Dr Virginia Marugan-Hernandez has been awarded an NC3Rs Skills and Knowledge Transfer award to transfer her in vitro screening method to test new interventions for coccidiosis, to SALUVET-innova, an SME spun-out of the Complutense University of Madrid. These awards are a critical part of the NC3Rs' commitment to tackling the lag in uptake of 3Rs methods, by enabling exchange of models, tools and technologies between research groups.
The development of in vitro models can support important advances in biomedical sciences and significantly reduce the use of experimental animals. The transference of these models for a wider uptake is paramount to make results comparable between different research groups and to support a global reduction of animal use in research.
At the Royal Veterinary College, we have recently developed and published an in vitro model for the evaluation of anti-parasitic properties of novel compounds intended to be used for control of chicken coccidiosis. Chicken coccidiosis, is a costly disease for the poultry industry (>£10 billion annually) and is caused by protozoa parasites of the genus Eimeria. The control of this disease is mostly achieved by chemoprophylaxis with drugs; nonetheless, there is an overall agreement of the need to improve current methods of control due to the reported resistances, new regulations on their use and public concerns.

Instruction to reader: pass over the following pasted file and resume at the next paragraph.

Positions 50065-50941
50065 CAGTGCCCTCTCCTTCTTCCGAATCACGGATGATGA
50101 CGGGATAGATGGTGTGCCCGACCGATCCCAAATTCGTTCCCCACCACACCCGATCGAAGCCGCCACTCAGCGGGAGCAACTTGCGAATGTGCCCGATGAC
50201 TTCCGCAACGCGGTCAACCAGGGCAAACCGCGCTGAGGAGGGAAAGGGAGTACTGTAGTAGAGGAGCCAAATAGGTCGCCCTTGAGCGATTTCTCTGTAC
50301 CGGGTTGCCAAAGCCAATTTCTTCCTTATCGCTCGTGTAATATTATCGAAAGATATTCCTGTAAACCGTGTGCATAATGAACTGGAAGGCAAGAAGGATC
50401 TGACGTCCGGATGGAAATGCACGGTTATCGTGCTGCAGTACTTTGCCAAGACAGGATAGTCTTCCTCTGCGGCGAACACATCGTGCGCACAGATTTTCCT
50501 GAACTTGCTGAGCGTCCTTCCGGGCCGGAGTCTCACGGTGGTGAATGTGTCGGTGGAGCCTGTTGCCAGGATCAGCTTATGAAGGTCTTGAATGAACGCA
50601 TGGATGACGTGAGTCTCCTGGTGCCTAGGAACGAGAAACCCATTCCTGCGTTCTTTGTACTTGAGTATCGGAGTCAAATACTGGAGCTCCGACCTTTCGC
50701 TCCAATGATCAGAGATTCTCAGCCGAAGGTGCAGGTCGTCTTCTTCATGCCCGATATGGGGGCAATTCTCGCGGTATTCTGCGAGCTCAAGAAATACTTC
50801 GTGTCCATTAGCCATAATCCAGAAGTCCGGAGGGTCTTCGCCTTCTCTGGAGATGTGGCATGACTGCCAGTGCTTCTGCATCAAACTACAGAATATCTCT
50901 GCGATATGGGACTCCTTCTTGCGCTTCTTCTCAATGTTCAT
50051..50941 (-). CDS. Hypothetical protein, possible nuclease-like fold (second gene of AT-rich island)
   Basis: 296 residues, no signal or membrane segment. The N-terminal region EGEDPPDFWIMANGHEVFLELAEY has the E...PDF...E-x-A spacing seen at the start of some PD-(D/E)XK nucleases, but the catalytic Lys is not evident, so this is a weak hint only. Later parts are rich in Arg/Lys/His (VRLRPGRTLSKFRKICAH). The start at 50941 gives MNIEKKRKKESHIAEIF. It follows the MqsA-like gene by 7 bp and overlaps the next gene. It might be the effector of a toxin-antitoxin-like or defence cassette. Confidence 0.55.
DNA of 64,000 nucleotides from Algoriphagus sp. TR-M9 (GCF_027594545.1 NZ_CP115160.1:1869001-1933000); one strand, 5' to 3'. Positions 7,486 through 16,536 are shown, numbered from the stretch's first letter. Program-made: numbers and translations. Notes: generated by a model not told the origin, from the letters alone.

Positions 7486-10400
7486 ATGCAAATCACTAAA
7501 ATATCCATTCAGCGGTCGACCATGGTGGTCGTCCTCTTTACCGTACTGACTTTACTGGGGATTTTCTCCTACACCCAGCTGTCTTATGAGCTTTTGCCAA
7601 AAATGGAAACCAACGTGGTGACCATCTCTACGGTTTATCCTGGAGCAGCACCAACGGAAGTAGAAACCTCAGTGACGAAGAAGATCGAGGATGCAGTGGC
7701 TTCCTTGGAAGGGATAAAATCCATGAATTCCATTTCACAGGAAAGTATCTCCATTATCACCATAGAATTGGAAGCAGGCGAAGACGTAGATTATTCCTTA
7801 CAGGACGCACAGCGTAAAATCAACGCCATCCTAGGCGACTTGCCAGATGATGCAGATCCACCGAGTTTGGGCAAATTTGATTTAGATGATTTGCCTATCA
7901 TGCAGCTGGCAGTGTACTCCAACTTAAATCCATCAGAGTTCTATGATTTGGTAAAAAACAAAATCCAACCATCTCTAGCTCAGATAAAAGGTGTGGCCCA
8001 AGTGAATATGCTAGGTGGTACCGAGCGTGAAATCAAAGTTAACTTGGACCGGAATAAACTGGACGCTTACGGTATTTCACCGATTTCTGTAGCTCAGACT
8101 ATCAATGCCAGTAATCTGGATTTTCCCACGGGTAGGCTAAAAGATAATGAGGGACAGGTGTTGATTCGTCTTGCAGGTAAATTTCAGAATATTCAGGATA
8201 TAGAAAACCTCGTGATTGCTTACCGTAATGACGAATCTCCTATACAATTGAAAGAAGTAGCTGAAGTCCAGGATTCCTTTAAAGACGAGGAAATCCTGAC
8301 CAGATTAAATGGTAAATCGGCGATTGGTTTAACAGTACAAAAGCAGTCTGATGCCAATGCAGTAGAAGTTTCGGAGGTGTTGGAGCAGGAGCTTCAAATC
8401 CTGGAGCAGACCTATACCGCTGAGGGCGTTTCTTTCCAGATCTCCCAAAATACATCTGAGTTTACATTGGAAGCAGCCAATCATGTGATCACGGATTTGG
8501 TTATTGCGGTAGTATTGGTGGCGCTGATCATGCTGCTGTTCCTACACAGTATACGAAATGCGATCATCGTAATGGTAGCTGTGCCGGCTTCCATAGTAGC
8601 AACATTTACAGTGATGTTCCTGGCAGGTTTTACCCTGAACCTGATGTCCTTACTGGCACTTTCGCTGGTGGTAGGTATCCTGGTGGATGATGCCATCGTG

Anti-parasitic activity of new compounds is currently evaluated by expensive experiments that involve large numbers of chickens. In a first application of our model, the in vitro pre-screening of two essential oils led to a reduction of 67% of the chickens planned for the in vivo trials. Therefore, this model could have an impact in the replacement/reduction of the number of chickens used for research in new anticoccidials. In order to allow a global impact, we propose in this project the optimisation and transfer of the model to SALUVET-innova, a company focussed on knowledge transfer to generate new services and products, which will adopt it and test compounds from several animal nutrition companies, as well as offer its use to other research institutions.